Doctor: Synthetic drug users causing delays

By Patrice Dougan

Dr Bonning said mental health services were similarly inundated. Photo / Michael Cunningham
Dr Bonning said mental health services were similarly inundated. Photo / Michael Cunningham

Synthetic drug users are holding up worthy emergency cases in hospital emergency departments across the country, a senior doctor says.

A "considerable increase" in patients still high or coming down from products such as K2 presenting themselves at emergency departments (EDs) was putting medical staff under added stress as they tried to prioritise, Waikato Hospital emergency department clinical director Dr John Bonning said.

Many were simply worried or paranoid, rather than physically unwell, he said.

"In the last couple of weeks, email contact through our ED networks has shown a noticeable increase in K2 presentations in Christchurch, Wellington, New Plymouth, Tokoroa and Tauranga EDs, just to name a few. It's difficult to put an exact number on it because of how we code ED presentations, but the observation is unanimous nationwide," Dr Bonning said.

"A key frustration is that the effects of K2 are predictable and self-inflicted. A patient having a heart attack is not."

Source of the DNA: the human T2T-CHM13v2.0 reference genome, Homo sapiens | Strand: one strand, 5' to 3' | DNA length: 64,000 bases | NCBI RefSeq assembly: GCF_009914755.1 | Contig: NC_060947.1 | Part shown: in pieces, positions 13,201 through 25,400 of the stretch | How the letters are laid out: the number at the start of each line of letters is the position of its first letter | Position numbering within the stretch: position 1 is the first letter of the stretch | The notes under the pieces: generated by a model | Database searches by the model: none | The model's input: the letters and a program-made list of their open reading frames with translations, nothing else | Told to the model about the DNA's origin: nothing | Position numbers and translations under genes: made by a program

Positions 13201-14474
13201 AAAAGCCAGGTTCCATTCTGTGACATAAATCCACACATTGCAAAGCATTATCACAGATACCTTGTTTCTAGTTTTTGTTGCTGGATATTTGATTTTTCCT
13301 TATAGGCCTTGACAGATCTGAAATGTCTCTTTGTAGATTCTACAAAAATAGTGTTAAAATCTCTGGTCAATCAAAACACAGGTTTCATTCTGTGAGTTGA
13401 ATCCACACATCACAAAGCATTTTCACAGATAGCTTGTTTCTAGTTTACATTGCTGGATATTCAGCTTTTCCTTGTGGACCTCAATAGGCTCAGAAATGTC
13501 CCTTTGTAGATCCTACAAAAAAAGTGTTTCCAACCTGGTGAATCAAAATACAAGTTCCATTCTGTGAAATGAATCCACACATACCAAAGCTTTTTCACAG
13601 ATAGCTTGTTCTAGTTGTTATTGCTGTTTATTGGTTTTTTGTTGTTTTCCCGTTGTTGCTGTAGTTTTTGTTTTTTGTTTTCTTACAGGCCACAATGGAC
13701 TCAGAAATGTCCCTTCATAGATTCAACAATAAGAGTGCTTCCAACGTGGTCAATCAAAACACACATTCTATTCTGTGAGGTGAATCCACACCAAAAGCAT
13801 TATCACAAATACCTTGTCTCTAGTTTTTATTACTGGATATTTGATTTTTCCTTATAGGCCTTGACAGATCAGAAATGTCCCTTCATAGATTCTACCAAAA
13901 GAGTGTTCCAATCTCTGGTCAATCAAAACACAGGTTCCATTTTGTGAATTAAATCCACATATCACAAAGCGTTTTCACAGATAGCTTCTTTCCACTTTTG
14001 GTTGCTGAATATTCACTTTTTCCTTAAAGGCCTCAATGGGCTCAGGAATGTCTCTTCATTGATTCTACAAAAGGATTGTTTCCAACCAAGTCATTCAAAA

Dr Bonning said many users of legal highs were arriving at hospital with varying degrees of mental and physical problems, some still under the influence of K2, usually combined with alcohol, or with withdrawal symptoms.

Medical staff reported users suffering seizures, while others were highly agitated and sometimes violent.

Persistent vomiting, visual and auditory hallucinations and severe paranoia were common among those turning up to emergency departments.

Others were simply described as "worried but well".

Dr Bonning said mental health services were similarly inundated.

"Dealing with K2 users, many who don't need admission, diverts our resources away from those seriously ill or higher priority patients," he said.

"In just one case this week we sent three people home after coming in drunk and high on K2 because they felt slightly sick and paranoid. This is becoming more common."

He echoed the view of many across the country, saying it should be made illegal, and warned people not to experiment with it.

"As with any mind-altering substance you put your health at risk, and if you end up in ED that is a significant drain on our resources in the face of many other worthy emergency cases out there," he said.

It comes among increased fears among the community about the effects of synthetic cannabis on users. Moves have already been made by the Government to target ingredients used to create legal highs like K2, with former Associate Health Minister Peter Dunne banning substances found in the product last month.


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